Gold Market Charts – April 2017

Posted on 1 May 2017 by BullionStar

Each month, BullionStar’s chart wrap-ups profile a series of gold market charts from the extensive GOLD CHARTS R US website. Most of the charts featured have recently been updated with the latest data from March 2017 and in some cases data from April 2017. The charts profiled have been selected as to capture the most important trends and developments currently occurring in the world’s major physical gold markets.

On the BullionStar website you will also find a large selection of dynamic charts under the BullionStar Charts menu. The data for these charts cover precious metals, major currencies, stock indices and major stocks, other commodities, and also BullionStar bullion products. The charting functionality within BullionStar’s charts allows every asset or financial instrument listed to be measured in terms of every other asset or instrument listed.

Shanghai Gold Exchange (SGE) – Gold Withdrawals

March saw 192.25 tonnes of physical gold withdrawn from the vaults of the Shanghai Gold Exchange (SGE). This is the highest monthly withdrawal total so far in 2017, surpassing February’s 179 tonne figure and January’s 184 tonne figure.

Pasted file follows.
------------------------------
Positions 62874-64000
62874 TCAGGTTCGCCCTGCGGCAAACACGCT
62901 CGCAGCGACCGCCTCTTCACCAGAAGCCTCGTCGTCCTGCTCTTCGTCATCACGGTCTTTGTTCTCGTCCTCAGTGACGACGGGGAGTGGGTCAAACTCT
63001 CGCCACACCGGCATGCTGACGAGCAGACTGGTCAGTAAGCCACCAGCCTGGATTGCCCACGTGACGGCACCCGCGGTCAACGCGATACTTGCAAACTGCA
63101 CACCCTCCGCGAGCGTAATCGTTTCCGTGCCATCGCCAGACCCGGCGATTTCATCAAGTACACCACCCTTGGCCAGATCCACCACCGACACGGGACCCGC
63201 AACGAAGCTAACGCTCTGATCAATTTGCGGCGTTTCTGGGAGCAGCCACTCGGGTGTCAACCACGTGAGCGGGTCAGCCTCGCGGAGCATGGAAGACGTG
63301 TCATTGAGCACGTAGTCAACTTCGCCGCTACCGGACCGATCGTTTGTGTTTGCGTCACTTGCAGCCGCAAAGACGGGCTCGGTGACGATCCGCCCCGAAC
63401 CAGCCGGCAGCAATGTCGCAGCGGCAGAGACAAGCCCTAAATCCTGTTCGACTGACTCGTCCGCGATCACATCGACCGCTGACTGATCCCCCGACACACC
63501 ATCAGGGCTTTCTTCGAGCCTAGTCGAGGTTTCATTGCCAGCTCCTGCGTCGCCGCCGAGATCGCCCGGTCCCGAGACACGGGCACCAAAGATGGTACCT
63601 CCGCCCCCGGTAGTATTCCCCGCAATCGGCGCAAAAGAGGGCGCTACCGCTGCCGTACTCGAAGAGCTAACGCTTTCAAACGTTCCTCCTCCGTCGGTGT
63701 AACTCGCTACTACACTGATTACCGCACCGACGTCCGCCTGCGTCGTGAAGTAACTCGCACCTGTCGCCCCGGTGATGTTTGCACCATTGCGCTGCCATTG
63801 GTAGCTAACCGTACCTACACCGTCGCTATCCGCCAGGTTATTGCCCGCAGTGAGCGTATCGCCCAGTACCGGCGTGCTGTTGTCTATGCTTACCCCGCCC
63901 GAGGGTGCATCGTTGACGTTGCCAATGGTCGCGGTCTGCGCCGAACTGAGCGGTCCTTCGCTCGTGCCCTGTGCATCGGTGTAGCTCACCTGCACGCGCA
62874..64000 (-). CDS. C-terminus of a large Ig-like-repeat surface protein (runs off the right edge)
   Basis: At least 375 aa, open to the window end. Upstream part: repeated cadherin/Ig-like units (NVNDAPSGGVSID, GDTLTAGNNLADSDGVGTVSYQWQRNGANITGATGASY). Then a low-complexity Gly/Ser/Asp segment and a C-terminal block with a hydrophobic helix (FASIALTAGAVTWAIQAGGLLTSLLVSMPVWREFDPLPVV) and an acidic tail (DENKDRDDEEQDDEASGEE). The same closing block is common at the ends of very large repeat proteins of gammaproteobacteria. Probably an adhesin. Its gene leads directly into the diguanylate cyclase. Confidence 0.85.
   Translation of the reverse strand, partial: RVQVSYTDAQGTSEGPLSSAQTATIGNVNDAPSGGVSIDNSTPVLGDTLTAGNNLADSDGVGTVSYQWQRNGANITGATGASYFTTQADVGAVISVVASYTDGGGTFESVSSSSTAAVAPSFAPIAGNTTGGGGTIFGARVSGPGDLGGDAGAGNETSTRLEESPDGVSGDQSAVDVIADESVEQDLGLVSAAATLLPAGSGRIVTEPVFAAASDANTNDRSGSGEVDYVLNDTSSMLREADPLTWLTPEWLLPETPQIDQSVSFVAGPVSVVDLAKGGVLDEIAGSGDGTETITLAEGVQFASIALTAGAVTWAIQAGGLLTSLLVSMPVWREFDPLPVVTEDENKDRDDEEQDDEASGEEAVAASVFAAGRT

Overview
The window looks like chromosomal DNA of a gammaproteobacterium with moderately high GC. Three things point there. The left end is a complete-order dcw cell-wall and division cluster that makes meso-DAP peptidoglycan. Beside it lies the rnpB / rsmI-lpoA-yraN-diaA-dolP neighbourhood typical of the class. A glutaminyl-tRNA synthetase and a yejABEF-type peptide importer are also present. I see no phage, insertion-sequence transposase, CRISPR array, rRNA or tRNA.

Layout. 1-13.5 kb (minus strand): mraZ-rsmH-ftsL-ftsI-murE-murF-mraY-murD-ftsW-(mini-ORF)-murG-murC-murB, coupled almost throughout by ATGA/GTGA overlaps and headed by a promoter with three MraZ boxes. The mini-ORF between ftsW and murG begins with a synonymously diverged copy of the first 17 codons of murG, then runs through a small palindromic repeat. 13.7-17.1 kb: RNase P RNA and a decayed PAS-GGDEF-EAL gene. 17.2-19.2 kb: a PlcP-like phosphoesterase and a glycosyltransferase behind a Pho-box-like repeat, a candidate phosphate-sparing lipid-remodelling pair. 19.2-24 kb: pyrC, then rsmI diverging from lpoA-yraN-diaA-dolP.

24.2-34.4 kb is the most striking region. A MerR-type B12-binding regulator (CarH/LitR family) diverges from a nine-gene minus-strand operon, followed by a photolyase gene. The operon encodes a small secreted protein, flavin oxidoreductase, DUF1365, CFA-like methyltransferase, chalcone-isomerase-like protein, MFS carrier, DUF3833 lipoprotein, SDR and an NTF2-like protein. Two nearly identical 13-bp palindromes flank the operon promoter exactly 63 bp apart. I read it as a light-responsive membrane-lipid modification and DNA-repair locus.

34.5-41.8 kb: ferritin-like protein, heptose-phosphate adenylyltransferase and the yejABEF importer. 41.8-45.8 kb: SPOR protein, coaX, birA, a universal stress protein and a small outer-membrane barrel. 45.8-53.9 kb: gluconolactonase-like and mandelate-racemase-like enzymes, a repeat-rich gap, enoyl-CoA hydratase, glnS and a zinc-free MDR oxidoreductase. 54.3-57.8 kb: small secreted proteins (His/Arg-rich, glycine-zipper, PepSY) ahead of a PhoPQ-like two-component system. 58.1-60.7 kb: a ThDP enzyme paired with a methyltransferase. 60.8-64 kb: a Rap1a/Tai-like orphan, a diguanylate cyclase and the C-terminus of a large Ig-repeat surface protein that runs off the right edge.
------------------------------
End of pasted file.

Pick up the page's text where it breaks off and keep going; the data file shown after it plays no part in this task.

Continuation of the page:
SGE gold withdrawals are a suitable proxy for Chinese Wholesale gold demand – as explained in the Mechanics of the Chinese Gold Market article on BullionStar’s website.

For Q1 2017, SGE gold withdrawals have reached a cumulative 555.25 tons, which when annualised is a staggering 2221 tonnes. A continuation of these SGE withdrawal levels for the rest of the year would result in a 20% increase from 2016’s figure, when 1970 tonnes of gold was withdrawn from the Exchange, and would be the second highest year on record after 2015, when a massive 2596 tonnes of gold flowed out of the Exchange vaults.

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Shanghai Gold Exchange – Gold Withdrawals (tonnes), 2008 – end March 2017

Chinese and Indian Gold Demand (CHINDIA)

The below ‘CHINDIA’ chart represents 3 components, namely Indian gold imports, Shanghai Gold Exchange gold withdrawals, and Chinese central bank (PBoC) gold holdings changes. These 3 components together act as a proxy for combined Indian and Chinese physical gold demand. Since the PBoC does not buy gold on the Shanghai Gold Exchange, the addition of PBoC gold holdings to the calculation will not lead to double counting.

Since Indian trade statistics are quite slow in being published, the February data for Indian gold imports is only now becoming available. Therefore the data in the latest CHINDIA chart is for February.

On a combined basis for February, Indian gold imports + SGE gold withdrawals + changes to official Chinese gold reserves totalled 271 tonnes. Net Indian gold imports for February were 77.9 tonnes. SGE gold withdrawals in February were 179.23 tonnes. Based on PBoC/SAFE data, China’s official gold reserves dropped by 14 tonnes in December, but rebounded by 14 tonnes in February (possibly due to a calculation change). This 14 tonnes was therefore added back to the CHINDIA total in February, hence the 271 tonne total.

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BullionStar